Sure enough, when he turned 18 in 1954, Harrison started donating blood. I never found out his blood type, but whatever it is, he’s Rh negative, and that turned out to be important. Because when his donated blood was tested, the blood bank noticed that there was something special about Harrison’s blood, or really his plasma: it had strong antibodies against the Rh(D) antigen.
So what? So this: the doctors in Australia realized they could isolate those antibodies and create a vaccine for Rh negative mothers carrying Rh positive babies! And even better, it didn’t take very much of Harrison’s plasma to make a dose of the vaccine: in fact, with one donation they could make hundreds of doses, and each one prevented the nasty HDN, the hemolytic disease of the newborn and the resulting deaths and disabilities. And even better than that, they discovered when Harrison donated blood, his body responded in part by making even more of the antibodies. It took awhile to figure this all out so they could start making the vaccine, and make it available, but in 1967 the first mother with Rh negative blood, carrying an Rh positive baby, got the first dose of the vaccine at Australia’s Royal Prince Alfred Hospital, and the baby was born without disability — totally healthy. The HDN was prevented.
But, what made Harrison so special? Doctors think he probably got a small amount of Rh positive blood when he had his transfusions as a teen, and rather than getting sick from it, his immune system developed the antibodies to fight off the Rh positive invaders, leaving him with a kind of super-blood.
As the implications of this settled in on Harrison, it went through the special filter I call Uncommon Sense. Rather than donate whole blood, he could do apheresis instead. What’s that? The blood is taken out, and the portion that’s needed is extracted, and the rest is put back into the donor. For plasma, it’s called plasmapheresis: a special machine takes the blood, separates out the plasma and holds on to it, and puts the rest back into the donor — like the red blood cells. And here’s the thing: whole blood donors can only donate every eight weeks. A plasma donor can donate much more often. Harrison, realizing that every donation could save the lives of hundreds of babies, typically donated weekly! Even though there’s another thing about apheresis: instead of taking 10 or 20 minutes to donate a unit of whole blood, apheresis takes about an hour and a half. But to save so many babies, he was willing to do it.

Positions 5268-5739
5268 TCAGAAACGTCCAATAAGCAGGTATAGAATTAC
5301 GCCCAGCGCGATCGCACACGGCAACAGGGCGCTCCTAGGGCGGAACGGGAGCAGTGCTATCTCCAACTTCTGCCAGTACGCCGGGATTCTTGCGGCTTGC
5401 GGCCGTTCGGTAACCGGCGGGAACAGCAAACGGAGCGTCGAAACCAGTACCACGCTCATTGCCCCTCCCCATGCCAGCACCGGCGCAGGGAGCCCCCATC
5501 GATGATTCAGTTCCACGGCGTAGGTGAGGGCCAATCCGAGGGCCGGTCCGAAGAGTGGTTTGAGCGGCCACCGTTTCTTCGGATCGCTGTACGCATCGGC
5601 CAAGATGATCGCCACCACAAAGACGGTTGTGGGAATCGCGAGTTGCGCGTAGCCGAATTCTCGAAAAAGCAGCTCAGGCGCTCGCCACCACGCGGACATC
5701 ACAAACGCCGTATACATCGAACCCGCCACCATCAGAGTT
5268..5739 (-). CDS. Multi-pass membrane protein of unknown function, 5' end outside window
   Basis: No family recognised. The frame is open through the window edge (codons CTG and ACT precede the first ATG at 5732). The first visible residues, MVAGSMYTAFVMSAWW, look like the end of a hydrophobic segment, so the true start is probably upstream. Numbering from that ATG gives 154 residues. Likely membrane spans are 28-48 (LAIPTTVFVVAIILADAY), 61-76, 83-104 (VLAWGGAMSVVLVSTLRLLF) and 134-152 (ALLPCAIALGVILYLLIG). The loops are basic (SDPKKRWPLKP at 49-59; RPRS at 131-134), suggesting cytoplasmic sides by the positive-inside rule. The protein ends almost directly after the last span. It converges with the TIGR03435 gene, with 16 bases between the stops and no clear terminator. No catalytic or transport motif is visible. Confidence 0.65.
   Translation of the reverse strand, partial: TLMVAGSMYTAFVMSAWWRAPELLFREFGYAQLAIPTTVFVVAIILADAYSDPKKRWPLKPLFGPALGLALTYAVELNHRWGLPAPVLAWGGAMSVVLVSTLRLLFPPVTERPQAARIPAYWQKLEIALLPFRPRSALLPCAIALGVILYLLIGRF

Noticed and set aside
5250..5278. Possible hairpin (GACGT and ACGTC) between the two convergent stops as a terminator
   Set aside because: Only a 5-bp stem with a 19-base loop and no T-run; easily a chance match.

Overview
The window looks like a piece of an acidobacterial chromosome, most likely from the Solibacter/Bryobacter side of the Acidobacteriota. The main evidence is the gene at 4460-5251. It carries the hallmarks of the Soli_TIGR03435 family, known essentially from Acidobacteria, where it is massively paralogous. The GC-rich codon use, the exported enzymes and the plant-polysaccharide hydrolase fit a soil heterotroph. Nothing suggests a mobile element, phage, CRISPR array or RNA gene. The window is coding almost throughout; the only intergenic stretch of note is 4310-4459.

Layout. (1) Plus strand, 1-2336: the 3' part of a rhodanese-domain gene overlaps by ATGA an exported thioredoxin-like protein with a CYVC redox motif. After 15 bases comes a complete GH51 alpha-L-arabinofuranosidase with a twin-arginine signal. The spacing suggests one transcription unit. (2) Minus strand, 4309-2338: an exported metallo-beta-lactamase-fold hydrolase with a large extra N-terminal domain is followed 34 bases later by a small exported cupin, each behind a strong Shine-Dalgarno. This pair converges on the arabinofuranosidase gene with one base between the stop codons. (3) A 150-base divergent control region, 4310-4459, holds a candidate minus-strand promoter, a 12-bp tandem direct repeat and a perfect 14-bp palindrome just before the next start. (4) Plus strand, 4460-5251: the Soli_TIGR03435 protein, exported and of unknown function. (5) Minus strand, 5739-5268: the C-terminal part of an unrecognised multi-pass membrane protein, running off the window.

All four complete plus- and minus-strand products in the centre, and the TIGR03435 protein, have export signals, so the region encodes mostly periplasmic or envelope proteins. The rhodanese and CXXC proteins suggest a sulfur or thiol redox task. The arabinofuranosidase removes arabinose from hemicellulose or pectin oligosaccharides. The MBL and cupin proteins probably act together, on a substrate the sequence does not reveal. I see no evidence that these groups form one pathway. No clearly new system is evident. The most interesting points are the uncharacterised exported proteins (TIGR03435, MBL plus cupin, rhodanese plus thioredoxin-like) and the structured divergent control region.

But wait, there’s more: by studying Harrison’s blood, researchers realized that he wasn’t one of a kind: over time, they figured out how to identify others that had the anti-D antibodies, and save more and more babies all over the world. In Australia today, there are 160 donors with the antibodies. That’s good news, but only 160! The resulting Anti-D vaccine, based on research on Harrison’s blood, is now on the World Health Organization’s List of Essential Medicines, and someone out there, or really many someones, are taking the time to donate their special plasma so it can be made.
Meanwhile, even after Harrison’s wife of 56 years died, the next week he kept his appointment to make another donation. “It was sad but life marches on and we have to continue doing what we do,” he said. “She’s up there looking down, so I carry on.”
But, Harrison couldn’t carry on forever: just as he was not allowed to donate blood until he was 18, earlier this year he turned 81, and the rules in Australia dictate that people can only donate through age 80. So just before his birthday, on May 11, 2018 he gave his last donation — his 1,173rd donation. And that’s why he was in the news earlier this year, even though few reporters really understood what made him special, which is why I couldn’t grasp it.
And I did the math: over his 63 years of eligibility, Harrison donated blood or plasma on average about every 2.8 weeks. That’s so much blood and plasma that it’s estimated the vaccines made from his blood alone saved about 2.4 million babies from HDN. Man, did he really pay it forward! Can you see why they called him “The Man with the Golden Arm”?
As he gave his last donation, he was surrounded by mothers holding their babies that had been saved thanks to the antibodies in his blood.
Way back in 1999, Harrison was awarded the Medal of the Order of Australia. That’s nice, but really: what’s a medal compared to the knowledge that you saved 2.4 million babies from a horrible fate? Especially when, after working with him for 23, one of the employees at the Australian Red Cross Blood Bank in Sydney finally told Harrison she was one of the mothers whose child was saved thanks to his donations. But that probably wasn’t as sweet as when his daughter needed the vaccine, and was able to give birth to Harrison’s healthy grandchild. So maybe you can see why, as he aged, Harrison said, “I’ve never thought about stopping. Never.”
The lesson here isn’t that everyone should go out and donate blood or plasma. Rather, it’s that when a bunch of anonymous volunteers helped save Harrison’s life, he wanted to repay the favor, to pay it forward, even though it cost him a lot of time, and surely plenty of scar tissue inside his elbows! He realized that the donors who helped him obligated him to do something in return. And when it became clear how important his specific blood was, he made it his life’s mission to save as many babies as he could, and what his blood started will continue on long after he’s dead, because he took the time to let researchers study him.
Those with Uncommon Sense pay it forward. Obliviots? We’ve all dealt with them: they’re obstructionists, making everyone else’s lives harder. Yet I’ll bet it’s easier for you to name 25 obstructionists than ten people with Uncommon Sense.
So: who do you owe for your place in this world? Have you paid it forward? That’s something to think about. I sure have, and I’ve worked hard for many years to pass the favors on.
The Show Notes for this episode, including links to my sources, are at thisistrue.com/podcast8
I’m Randy Cassingham … and I’ll talk at you later.